Green Wave continues to Sweep Across Wisconsin

The concept of a Green and Gold Wisconsin is alive and well. That’s dual support for policies that promote economic prosperity on the one hand and environmental improvements on the other. Contrary to right-wing doctrine, they are not at odds.

Even though the economy is trying to rebound from the damage done by the COVID virus, leaders and citizens in Wisconsin are still pushing policies and projects that improve the quality of our natural resources. Current “green” advances at all levels of government are many:

  • An unlikely environmentalist, Former President Trump signed into law two bipartisan bills during the 2020 campaign that will dramatically help conservationists with their short and long-term missions. One was the Great American Outdoors Act, which will use revenues from energy development to provide up to $1.9 billion a year for five years to provide needed maintenance and upgrade infrastructure in our national parks, forests, wildlife refuges, recreation areas and American Indian schools.  It continues to use royalties from offshore oil and natural gas to permanently fund the Land and Water Conservation Fund (LWCF) to the tune of $900 million a year to invest in conservation and recreation opportunities across the country. In addition, Trump signed America’s Conservation Enhancement (ACE) Act into law, which reauthorizes and establishes important wildlife programs.
  • In Wisconsin, Gov. Evers has proposed a ten-year extension of the Knowles-Nelson Stewardship Fund that provides for land and water protection. His budget raises the annual funding from $30 million per year to $70 million. Republicans have been winding the fund down over the last decade. The program enables the purchase of thousands of acres that serve as sponges for the collection of excess waters and the prevention of flooding downstream. It works side-by-side with local land trusts across the state. The preserved habitats are home for many species and for outdoor recreation for citizens of the state. The GOP-controlled legislature and governor will have to agree on the final level of funding.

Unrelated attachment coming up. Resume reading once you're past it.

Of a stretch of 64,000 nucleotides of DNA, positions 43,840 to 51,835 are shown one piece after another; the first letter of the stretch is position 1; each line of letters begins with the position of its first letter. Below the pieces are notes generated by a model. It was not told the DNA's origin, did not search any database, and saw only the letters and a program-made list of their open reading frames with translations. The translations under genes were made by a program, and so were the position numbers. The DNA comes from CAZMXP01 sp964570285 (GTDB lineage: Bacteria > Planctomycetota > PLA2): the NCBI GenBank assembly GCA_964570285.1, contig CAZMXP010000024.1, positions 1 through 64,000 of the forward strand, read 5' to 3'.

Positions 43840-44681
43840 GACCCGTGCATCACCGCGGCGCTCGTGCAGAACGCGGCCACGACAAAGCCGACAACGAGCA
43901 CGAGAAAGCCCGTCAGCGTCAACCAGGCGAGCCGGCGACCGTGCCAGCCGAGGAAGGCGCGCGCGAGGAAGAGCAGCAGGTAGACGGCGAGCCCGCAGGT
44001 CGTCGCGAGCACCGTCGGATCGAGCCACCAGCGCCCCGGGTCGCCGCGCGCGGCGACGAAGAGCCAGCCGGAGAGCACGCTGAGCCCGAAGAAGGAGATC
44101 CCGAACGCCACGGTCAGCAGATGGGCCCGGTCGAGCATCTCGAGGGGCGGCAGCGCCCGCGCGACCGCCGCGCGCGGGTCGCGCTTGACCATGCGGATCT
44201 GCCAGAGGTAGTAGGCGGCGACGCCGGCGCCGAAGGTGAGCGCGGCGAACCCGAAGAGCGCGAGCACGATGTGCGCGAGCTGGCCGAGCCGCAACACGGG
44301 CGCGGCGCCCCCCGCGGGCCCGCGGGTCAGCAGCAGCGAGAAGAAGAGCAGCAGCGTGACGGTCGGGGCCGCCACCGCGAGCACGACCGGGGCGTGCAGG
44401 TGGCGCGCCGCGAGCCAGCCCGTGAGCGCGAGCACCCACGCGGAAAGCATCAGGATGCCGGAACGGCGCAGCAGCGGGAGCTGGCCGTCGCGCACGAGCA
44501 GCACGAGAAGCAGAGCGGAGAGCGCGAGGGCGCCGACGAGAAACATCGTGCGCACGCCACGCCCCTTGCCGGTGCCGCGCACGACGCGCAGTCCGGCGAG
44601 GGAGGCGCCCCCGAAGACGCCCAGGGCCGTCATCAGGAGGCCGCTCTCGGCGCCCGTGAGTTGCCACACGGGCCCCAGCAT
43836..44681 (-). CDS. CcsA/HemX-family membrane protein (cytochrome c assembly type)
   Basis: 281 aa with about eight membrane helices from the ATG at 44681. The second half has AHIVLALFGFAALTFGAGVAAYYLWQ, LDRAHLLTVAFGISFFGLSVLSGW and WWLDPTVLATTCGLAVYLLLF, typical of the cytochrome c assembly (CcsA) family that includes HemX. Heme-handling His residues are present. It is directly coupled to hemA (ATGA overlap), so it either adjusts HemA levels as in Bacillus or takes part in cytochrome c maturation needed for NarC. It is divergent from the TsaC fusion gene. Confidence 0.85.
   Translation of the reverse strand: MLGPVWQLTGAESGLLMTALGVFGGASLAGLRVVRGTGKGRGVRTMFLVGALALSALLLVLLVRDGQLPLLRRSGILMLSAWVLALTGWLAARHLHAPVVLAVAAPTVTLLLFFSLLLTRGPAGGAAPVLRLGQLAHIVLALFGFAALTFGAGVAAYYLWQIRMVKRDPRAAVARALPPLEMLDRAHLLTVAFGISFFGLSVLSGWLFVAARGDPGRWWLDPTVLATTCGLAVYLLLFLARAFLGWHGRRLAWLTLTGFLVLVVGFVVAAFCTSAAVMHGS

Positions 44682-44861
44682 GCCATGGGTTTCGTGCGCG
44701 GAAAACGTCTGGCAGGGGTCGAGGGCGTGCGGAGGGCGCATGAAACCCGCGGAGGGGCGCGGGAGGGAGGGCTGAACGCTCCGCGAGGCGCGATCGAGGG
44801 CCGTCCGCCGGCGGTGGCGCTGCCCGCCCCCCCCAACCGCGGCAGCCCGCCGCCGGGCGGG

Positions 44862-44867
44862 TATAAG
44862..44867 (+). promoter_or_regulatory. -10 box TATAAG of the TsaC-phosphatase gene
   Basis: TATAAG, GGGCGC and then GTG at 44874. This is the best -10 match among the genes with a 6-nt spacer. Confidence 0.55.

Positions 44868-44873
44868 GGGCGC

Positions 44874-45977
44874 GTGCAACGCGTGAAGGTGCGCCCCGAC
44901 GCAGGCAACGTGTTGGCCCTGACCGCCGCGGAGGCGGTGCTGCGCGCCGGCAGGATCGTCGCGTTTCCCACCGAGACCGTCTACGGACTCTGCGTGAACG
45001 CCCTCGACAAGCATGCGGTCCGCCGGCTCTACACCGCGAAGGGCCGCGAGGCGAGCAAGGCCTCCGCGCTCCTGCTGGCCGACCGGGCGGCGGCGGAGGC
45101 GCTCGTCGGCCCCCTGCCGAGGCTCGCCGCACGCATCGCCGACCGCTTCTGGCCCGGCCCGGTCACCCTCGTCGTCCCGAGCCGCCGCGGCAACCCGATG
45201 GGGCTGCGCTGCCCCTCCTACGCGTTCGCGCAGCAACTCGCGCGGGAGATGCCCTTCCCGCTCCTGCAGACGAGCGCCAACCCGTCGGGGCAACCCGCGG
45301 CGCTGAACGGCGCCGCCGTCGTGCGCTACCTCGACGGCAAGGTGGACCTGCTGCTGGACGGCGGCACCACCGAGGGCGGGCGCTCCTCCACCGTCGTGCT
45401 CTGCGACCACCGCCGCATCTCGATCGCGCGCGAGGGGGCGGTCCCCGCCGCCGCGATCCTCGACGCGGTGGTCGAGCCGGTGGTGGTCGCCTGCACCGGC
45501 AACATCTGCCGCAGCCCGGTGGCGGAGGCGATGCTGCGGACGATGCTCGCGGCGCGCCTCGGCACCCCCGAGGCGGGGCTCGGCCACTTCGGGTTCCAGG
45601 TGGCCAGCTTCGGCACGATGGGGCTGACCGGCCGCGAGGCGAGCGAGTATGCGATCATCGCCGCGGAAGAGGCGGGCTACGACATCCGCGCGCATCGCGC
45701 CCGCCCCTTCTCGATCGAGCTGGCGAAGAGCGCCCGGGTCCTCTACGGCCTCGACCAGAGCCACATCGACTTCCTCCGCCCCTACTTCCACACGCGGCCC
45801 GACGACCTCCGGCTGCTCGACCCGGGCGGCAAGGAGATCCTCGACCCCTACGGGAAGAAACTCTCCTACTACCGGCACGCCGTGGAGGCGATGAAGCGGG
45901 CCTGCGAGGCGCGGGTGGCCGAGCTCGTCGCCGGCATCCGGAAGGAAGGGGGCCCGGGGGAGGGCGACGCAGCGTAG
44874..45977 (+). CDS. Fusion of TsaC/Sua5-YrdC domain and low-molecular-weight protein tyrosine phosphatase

• A partnership of the City of Milwaukee, Milwaukee County, the state, the Milwaukee Metropolitan Sewerage District (MMSD), We Energies and the federal government is launching a six-year, $100 million project to clean up its waterways badly polluted over 150 years. It will include the dredging of 1.9 million cubic feet of materials, an historic undertaking to enhance water quality, marine life and recreation. The total cost could rise to $200 million.

  • The Ozaukee Washington Land Trust and Ozaukee County are working hard to raise the funds to preserve 1300 feet of Cedar Gorge Clay Bluffs on Lake Michigan south of Port Washington. Quality of life in that part of the state will be maintained and enhanced with this large preservation.
  • The leaders of the Ice Age National Scenic Trail in Wisconsin have worked steadily and successfully to add segments to the trail over the last six decades. Its “green and gold” value to the state was proved dramatically during the COVID crisis when people thronged to the trials as a way of maintaining their physical and mental health. The trail was discovered and rediscovered by thousands.
  • The 40-plus non-profit land trust in Wisconsin work year-after-year to add precious properties to their portfolios. Their work at the local level accumulates to a game-changing strategy for Wisconsin. The state’s army of land trust members are a force that cannot be denied.

All of those green initiatives can be viewed by fiscal zealots as non-essential. But what’s life all about? The quality of life in this state depends greatly on the quality of our natural resources.

We are blessed to have inherited some of the best water resources in the country with our lakes; rivers, great and small; streams and two Great Lakes. We have some of the most attractive and productive lands on the planet, including the Kettle Moraine topography that winds diagonally across the state, the spectacular bluffs on the Mississippi, and some of the richest farmland and forests in the world.

Beyond the economic value of our natural resources, Wisconsin people have a spiritual connection to their homelands and waters. No price can be put on that collective love affair. I am one of them.

That’s why the green movement endures, even as our economic prosperity rises and falls, mostly rises.

(Torinus is a former chairman of the Wisconsin chapter of The Nature Conservancy and a founder of the combined Ozaukee Washington Land Trust.)

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